Lookaway, Lookaway, by Wilton Barnhardt. (Picador) A family and a region are coming apart in the Raleigh writer’s lacerating but affectionate satirical novel of the New South. Joseph B. “Duke” Johnston and his wife, Jerene, sit near the apex of society in Charlotte, but over the course of a decade they’re sorely tried by a cast of characters including a rebellious, outspoken daughter; a closeted son; and Jerene’s brother, Gaston, an acid-tongued, alcoholic novelist.
Jonathan Swift: His Life and His World, by Leo Damrosch. (Yale University) Swift (1667-1745) distinguished himself as novelist (“Gulliver’s Travels”), satirist (“A Modest Proposal”), essayist, poet and political pamphleteer. Damrosch’s commanding biography aims at sweeping away misconceptions about Swift’s parentage, love life, and moral and religious views – many of which were encouraged by Swift himself.
The Dark Road, by Ma Jian. Translated by Flora Drew. (Penguin) Ma Jian, whose previous books include the Tiananmen-era novel “Beijing Coma” and “Stick Out Your Tongue,” a collection of stories about Tibet, here depicts the tragic effects of China’s one-child policy in the rural hinterland. When a young peasant becomes pregnant without state permission, she and her husband take their first child, a daughter, and find refuge on a rickety houseboat on the Yangtze River.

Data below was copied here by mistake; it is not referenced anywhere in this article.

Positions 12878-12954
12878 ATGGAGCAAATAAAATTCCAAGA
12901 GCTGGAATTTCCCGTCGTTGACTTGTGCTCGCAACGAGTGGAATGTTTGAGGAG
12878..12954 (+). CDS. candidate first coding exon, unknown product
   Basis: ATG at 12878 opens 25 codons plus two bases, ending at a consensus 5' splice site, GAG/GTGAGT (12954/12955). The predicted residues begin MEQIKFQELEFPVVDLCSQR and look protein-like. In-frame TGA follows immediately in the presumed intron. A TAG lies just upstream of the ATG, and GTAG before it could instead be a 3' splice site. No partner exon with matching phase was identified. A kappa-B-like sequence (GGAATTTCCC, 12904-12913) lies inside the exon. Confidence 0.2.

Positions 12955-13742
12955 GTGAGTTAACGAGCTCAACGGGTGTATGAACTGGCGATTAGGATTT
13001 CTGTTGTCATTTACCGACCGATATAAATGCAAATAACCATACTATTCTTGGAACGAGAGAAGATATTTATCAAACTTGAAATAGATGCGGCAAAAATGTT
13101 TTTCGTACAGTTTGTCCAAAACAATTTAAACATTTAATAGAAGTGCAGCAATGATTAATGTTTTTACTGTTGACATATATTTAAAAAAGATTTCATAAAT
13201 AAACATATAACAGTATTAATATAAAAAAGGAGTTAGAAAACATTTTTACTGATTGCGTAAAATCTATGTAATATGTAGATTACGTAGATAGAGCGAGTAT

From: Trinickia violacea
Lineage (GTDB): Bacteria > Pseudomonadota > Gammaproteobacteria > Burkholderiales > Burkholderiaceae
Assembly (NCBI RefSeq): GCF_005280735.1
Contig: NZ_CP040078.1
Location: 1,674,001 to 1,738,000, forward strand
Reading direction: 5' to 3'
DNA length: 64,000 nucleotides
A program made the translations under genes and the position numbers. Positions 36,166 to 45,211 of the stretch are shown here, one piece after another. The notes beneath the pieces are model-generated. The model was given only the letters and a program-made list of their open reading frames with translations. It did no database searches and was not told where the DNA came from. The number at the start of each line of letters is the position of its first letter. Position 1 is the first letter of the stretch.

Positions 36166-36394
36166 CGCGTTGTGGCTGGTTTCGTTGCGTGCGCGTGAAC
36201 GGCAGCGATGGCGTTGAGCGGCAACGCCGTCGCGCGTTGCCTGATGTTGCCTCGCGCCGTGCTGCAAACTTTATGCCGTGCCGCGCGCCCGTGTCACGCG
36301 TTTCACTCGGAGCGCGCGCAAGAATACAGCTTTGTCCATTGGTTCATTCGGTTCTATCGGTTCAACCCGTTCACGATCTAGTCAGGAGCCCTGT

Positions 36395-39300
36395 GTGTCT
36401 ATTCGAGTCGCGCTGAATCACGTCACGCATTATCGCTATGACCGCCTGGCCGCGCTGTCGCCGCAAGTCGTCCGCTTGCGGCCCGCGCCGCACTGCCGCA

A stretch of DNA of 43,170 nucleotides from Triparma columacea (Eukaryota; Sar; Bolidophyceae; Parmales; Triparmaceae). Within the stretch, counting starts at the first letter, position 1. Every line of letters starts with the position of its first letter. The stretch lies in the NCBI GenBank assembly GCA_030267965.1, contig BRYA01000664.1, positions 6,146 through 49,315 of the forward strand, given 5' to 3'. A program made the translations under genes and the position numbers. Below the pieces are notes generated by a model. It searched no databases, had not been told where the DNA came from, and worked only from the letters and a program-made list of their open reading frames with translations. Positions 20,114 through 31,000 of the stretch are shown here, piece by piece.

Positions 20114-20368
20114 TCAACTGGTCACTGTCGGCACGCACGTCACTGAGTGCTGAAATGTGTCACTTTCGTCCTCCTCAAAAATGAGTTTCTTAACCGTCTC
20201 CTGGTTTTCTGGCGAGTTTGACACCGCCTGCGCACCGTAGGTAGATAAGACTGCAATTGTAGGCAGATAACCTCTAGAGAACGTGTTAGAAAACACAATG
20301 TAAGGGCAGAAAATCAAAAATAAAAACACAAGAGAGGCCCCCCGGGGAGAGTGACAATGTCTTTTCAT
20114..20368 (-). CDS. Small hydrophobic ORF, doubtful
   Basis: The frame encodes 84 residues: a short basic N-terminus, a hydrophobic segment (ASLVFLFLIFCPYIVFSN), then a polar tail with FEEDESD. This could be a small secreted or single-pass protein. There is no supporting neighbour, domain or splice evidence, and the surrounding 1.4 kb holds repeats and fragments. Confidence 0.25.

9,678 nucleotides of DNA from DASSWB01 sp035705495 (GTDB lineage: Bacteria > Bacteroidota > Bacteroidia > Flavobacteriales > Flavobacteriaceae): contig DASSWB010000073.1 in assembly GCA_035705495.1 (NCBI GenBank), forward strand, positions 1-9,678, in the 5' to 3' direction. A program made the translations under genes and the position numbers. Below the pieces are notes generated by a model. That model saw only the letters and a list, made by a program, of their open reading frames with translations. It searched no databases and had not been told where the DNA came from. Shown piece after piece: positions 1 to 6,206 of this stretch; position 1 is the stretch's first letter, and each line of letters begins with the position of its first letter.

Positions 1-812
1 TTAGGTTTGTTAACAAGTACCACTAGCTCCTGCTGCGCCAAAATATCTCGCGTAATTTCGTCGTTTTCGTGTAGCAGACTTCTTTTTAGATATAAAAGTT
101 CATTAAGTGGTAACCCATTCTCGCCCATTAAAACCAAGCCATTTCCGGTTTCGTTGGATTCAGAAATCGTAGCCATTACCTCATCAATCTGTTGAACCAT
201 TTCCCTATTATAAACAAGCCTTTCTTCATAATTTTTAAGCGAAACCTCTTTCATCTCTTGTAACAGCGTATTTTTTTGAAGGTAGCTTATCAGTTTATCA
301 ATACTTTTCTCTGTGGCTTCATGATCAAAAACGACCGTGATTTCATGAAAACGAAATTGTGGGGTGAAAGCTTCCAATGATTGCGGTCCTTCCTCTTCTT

Miss Anne in Harlem: The White Women of the Black Renaissance, by Carla Kaplan. (Harper Perennial) In this revelatory cultural history, Kaplan introduces the women – given the collective dismissive name “Miss Anne” – who became patrons of and participants in the Harlem Renaissance and raised hot-button issues of race, gender, class and sexuality in the bargain.
Never miss a local story.
Japan 1941: Countdown to Infamy, by Eri Hotta. (Vintage) Surveying the internal mechanics of the Tokyo regime that planned and executed the attack on Pearl Harbor, Hotta finds a web of reckless incompetence and asks: Why did these men – military leaders, politicians, diplomats, the emperor – make a decision that was doomed from the start?
Last Car Over the Sagamore Bridge: Stories, by Peter Orner. (Back Bay/Little, Brown) In 52 stories, most no longer than a few pages, Orner presents a kaleidoscope of lives and experiences: lovers at a Wyoming hotel in 1912; a weary communist in 1990s Prague; a daydreaming furniture salesman in 1940s New England.
Wonder of Wonders: A Cultural History of “Fiddler On The Roof,” by Alisa Solomon. (Picador) Roaming across cultures and time periods, Solomon traces how and why the story of the beleaguered milkman Tevye, the creation of the Yiddish writer Sholem Aleichem, was reborn as blockbuster entertainment and a global touchstone.
New York Times